You want to know—and we want to tell you—what’s happening with Alaska’s businesses: large corporations with thousands of employees or sole proprietorships filling a niche; manufacturers adding value to local resources or engineering firms with decades of specialized experience; or companies centralized in Southcentral or operating across Alaska’s slopes.
Browse below to get a comprehensive look of what’s happening—and why it matters.
Already a longtime financial supporter, Matson will provide the food banks with ocean shipping of food supplies at no cost for the remainder of 2020 and all of 2021, 2022, and 2023.
“This is not an easy decision. I have been working for weeks with our community partners to find alternatives to issuing this type of emergency order. But I must protect our community, and that requires issuance of this EO,” says Acting Mayor Austin Quinn-Davidson.
Northern Dynasty called the decision politically motivated and said it is fundamentally unsupported by the administrative record as developed by the USACE through the Environmental Impact Statement (EIS) process for the Pebble Project. The company intends to launch an administrative appeal of the USACE permitting decision.
For 2021 the UAA College of Business and Public Policy has expanded eligibility for its Business Plan Competition, which offers $10,500 in cash prizes to entrepreneurs.
Moda’s Individual plans feature a comprehensive network and a broad range of health services including Fitbit programs and telehealth support.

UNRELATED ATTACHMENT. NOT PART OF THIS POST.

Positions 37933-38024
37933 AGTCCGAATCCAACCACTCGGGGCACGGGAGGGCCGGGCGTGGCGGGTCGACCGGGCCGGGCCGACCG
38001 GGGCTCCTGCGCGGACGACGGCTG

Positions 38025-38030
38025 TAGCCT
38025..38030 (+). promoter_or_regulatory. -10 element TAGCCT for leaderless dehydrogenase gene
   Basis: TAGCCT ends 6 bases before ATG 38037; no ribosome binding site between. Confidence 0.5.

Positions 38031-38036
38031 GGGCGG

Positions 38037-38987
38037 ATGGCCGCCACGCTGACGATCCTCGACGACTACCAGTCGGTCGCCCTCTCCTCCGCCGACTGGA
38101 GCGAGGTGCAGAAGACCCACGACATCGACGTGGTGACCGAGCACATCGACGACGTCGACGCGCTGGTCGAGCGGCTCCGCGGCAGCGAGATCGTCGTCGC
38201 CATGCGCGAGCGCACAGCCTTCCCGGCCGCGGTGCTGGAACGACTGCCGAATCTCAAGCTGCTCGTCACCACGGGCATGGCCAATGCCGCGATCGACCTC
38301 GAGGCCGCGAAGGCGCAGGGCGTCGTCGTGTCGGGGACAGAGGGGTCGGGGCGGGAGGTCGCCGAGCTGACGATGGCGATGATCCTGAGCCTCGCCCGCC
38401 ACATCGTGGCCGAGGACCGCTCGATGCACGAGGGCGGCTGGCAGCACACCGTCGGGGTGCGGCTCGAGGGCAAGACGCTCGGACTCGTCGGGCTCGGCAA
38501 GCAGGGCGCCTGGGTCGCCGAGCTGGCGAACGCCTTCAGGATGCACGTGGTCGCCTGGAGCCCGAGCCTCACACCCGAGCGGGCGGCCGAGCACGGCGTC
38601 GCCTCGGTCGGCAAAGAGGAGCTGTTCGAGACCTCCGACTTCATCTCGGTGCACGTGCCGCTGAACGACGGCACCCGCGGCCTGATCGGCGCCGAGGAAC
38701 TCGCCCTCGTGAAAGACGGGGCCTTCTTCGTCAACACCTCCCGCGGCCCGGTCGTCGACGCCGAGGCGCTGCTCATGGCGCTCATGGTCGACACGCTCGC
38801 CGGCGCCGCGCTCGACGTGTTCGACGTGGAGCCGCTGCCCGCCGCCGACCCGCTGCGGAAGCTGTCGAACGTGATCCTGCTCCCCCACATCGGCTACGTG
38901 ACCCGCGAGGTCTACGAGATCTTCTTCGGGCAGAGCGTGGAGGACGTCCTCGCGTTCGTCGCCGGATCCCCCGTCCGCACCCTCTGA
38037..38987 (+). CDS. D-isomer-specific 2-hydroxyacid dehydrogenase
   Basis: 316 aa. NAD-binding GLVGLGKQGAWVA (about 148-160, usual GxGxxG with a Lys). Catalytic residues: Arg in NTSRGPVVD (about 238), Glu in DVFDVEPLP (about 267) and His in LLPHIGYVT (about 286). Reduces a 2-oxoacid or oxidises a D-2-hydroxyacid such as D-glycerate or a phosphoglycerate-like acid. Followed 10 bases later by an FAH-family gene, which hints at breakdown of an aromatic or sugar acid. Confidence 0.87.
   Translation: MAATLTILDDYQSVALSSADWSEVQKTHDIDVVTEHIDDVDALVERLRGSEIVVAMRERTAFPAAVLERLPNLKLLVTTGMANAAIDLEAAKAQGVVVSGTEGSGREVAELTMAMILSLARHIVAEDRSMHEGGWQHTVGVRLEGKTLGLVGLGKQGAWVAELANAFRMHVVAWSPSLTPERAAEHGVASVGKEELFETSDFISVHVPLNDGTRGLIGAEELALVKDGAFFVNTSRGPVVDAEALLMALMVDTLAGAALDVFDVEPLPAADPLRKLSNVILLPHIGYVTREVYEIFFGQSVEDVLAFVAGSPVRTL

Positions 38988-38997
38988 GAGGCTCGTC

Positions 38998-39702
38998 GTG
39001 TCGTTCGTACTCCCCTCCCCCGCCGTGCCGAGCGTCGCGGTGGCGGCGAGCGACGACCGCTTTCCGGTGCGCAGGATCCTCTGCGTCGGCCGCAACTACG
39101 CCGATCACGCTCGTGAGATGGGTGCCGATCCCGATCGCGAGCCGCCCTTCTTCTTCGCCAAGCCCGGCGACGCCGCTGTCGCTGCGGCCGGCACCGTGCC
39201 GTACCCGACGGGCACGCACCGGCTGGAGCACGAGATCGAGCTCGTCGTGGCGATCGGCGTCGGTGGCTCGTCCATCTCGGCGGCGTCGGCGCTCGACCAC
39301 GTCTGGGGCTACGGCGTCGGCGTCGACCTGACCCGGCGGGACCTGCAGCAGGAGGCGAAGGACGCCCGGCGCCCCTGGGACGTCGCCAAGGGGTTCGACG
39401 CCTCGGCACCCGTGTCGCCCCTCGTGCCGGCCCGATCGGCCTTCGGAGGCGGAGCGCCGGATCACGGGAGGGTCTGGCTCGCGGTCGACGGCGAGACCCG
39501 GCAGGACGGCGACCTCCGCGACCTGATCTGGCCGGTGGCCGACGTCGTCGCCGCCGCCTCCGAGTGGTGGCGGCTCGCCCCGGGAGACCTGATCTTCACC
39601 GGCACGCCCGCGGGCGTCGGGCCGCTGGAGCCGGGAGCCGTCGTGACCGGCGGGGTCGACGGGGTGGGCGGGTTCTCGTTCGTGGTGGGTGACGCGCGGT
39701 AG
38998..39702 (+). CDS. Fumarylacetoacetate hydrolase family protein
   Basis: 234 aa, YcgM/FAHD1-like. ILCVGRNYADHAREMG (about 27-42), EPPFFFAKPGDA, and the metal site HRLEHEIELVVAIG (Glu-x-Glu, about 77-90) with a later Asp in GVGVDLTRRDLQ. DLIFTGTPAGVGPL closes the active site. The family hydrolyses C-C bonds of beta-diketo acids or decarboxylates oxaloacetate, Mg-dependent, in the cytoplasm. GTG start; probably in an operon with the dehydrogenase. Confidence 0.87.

The grant provides $998,791 to the state over the next three years to pay for the software as well as two positions to manage the tracking program.
USPS has tapped a Tlingit artist based in Juneau to create a Northwest Coast art stamp for distribution in 2021.
ConocoPhillip Alaska rigs have not been operating in Prudhoe Bay or the Kuparuk River or Colville River units since April.
SBA Pacific Northwest Regional Administrator Jeremy Field stresses the importance of supporting small businesses this holiday shopping season.
In This Issue
Diving into Alaska Aquaculture
Aquaculture is an industry Alaskans are probably familiar with, even if they’re unfamiliar with the term itself. Broadly, aquaculture refers to the cultivation of numerous species of fish and aquatic plants, such as shellfish, algae, and finfish, as well as enhancement and restoration projects designed to increase wild populations of specific species, says Heather McCarty, vice-chair of the Alaska Mariculture Task Force.